“You will truly get what you put into graduate studies in the Neuroscience program. The possibilities are endless for collaborations, but you have to seek them out. My advice is that you should be prepared to think, work, and put yourself out there in your graduate training environment, and you will be rewarded for doing so.”
Supervisors: Dr. Arthur Brown and Dr. Michael Strong
What is it about your grad program that enables you to thrive and be successful?
The faculty is approachable and helpful for personal, academic and professional matters.
Describe your research in 100 words or less.
I study the role of tau protein in neuronal toxicity causing neurodegenerative diseases. Using cell culture, animal models, and human tissue from a variety of neurodegenerative diseases I am investigating one pathway to neuronal death and linking this to potential therapies for the treatment of disease. These studies will ultimately culminate in clinical trials potentially leading to the treatment of disease, but will also teach us about the ageing process in the brain, cellular stress responses, as well as differences between neuronal populations in the central nervous system. A thorough knowledge of the brain at the systems level, as well as molecular level is necessary for this research, as possible only through the neuroscience program.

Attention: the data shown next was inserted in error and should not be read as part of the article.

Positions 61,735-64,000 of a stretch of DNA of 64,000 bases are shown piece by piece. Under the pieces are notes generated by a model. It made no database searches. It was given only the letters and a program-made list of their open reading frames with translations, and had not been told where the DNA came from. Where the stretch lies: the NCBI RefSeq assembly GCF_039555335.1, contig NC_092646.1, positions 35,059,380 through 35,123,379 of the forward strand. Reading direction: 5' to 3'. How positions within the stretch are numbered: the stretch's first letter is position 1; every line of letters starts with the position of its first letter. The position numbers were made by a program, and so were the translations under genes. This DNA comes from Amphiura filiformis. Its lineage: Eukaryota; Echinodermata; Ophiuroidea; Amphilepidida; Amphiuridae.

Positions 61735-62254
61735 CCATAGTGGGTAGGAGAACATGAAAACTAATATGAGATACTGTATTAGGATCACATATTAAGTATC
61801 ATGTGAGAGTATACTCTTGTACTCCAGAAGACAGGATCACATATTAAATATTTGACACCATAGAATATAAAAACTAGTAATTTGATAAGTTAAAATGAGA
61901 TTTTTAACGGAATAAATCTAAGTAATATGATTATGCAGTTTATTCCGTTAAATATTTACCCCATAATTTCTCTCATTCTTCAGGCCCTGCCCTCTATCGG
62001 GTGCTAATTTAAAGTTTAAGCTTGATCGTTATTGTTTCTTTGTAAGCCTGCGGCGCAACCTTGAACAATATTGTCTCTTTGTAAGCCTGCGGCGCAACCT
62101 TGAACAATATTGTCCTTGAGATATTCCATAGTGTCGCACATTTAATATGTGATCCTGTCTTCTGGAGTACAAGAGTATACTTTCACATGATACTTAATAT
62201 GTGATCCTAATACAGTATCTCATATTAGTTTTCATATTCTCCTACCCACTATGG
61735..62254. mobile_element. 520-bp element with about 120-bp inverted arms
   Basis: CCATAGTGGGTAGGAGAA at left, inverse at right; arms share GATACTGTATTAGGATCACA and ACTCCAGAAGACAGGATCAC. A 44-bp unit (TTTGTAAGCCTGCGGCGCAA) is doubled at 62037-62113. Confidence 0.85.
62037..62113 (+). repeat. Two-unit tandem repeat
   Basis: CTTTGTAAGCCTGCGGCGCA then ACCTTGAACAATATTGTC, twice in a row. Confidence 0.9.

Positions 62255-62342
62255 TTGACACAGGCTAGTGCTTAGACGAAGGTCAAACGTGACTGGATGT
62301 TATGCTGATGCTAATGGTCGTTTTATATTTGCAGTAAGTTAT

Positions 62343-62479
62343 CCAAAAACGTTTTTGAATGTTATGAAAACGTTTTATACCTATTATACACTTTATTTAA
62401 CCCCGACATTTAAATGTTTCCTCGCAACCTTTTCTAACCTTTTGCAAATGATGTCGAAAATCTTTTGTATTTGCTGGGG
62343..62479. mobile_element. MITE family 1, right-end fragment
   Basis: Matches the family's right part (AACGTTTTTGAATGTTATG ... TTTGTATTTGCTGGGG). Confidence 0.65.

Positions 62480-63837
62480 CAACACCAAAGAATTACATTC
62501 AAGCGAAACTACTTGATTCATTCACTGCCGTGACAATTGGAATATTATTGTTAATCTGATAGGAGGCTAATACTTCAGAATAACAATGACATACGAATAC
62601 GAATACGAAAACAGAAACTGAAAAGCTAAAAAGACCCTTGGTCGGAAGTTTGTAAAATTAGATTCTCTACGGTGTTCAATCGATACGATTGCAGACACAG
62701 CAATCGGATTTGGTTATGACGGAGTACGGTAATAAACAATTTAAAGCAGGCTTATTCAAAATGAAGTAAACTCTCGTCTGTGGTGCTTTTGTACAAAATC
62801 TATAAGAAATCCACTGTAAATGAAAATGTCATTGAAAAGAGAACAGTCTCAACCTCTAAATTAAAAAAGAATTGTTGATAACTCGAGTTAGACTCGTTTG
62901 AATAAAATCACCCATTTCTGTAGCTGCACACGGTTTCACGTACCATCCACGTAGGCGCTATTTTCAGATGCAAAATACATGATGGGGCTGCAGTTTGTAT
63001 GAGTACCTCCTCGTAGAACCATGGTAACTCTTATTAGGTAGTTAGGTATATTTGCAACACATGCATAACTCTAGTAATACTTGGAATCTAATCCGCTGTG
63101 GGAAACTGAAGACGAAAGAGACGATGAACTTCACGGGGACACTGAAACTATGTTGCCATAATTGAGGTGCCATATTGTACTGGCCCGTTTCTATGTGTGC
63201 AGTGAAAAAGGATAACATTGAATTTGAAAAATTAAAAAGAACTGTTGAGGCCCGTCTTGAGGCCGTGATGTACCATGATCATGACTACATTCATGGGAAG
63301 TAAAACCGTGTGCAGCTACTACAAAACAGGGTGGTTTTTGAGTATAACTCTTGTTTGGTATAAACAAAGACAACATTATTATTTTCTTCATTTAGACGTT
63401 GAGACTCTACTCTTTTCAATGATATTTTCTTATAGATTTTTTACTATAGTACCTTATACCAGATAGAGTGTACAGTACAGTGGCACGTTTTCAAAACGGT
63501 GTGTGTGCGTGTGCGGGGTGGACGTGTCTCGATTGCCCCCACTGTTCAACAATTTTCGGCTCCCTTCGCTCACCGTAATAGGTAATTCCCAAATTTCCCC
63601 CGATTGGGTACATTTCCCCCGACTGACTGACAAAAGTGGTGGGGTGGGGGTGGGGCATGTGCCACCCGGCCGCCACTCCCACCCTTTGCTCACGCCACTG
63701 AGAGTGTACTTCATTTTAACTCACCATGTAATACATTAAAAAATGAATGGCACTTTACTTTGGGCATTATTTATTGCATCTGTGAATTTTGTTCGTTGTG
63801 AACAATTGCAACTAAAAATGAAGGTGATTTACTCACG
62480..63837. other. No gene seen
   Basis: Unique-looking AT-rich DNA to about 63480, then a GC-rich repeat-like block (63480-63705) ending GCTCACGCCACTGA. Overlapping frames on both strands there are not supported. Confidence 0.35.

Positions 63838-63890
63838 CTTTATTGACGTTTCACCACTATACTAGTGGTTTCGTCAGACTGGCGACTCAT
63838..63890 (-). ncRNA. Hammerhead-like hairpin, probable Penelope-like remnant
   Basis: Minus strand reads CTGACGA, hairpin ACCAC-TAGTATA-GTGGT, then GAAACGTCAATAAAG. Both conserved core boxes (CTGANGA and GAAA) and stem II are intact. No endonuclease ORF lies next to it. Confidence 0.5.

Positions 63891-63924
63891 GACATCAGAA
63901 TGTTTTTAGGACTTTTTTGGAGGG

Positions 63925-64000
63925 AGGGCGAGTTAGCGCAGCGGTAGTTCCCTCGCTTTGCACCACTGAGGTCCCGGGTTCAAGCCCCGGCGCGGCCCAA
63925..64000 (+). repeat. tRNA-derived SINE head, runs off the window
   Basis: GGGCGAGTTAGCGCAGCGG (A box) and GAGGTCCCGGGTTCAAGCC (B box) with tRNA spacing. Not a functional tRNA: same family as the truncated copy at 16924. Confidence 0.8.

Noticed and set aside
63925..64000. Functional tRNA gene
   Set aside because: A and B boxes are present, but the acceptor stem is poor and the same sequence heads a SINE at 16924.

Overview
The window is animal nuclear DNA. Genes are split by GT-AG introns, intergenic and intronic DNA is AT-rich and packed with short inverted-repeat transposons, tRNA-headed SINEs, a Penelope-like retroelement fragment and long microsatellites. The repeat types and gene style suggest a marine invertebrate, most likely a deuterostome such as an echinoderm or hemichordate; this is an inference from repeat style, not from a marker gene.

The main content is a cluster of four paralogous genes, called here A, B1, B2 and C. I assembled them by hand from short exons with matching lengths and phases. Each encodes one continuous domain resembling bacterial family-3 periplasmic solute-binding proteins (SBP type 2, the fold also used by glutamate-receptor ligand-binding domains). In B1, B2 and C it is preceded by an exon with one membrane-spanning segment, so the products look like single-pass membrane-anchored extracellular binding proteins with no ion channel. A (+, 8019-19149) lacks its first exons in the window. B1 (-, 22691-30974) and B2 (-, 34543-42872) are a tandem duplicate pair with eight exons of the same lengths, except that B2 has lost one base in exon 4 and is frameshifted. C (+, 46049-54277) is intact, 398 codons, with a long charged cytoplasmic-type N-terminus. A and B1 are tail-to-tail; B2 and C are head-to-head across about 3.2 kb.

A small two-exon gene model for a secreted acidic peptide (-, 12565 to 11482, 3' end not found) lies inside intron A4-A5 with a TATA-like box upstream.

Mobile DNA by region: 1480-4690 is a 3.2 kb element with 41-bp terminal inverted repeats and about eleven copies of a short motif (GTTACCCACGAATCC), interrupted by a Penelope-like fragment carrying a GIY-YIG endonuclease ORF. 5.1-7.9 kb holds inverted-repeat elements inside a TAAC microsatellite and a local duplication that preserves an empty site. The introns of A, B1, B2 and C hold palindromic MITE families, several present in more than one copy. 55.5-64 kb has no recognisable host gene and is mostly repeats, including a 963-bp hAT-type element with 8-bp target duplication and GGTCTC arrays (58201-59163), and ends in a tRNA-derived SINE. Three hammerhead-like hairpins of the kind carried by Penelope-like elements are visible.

What idea, suggestion, or comment would you like to share with the Western graduate community?
We are truly privileged to be graduate students here. The campus is beautiful, the people are friendly and helpful, and the research environment is energizing and world class. It is something to be proud of.
Do you belong to any university or community groups?
I am part of a radio show called GradCast
. I am a member of the Schulich Graduate Students’ Council, a member of Making Waves
, and a member of Let’s Talk Science
What are you most passionate about?
Research. It is truly thrilling to know that when I look through the microscope and see something for the first time, I am the first person in the world to know what I know. However big or small the finding turns out to be, for a moment in time, I am the only person who knows it. It is a thrilling thought, and one I have always dreamed of having. It is the closest thing I can think of to being a modern day explorer, blazing a trail through unchartered territory.
What one thing would you like people to know about you?
I love animals. Except snakes. They scare me to death.
What’s your favourite book?
by Oliver Sacks. It is a mix of neuroscience and humanity that first showed me how beautiful both science and people are when combined.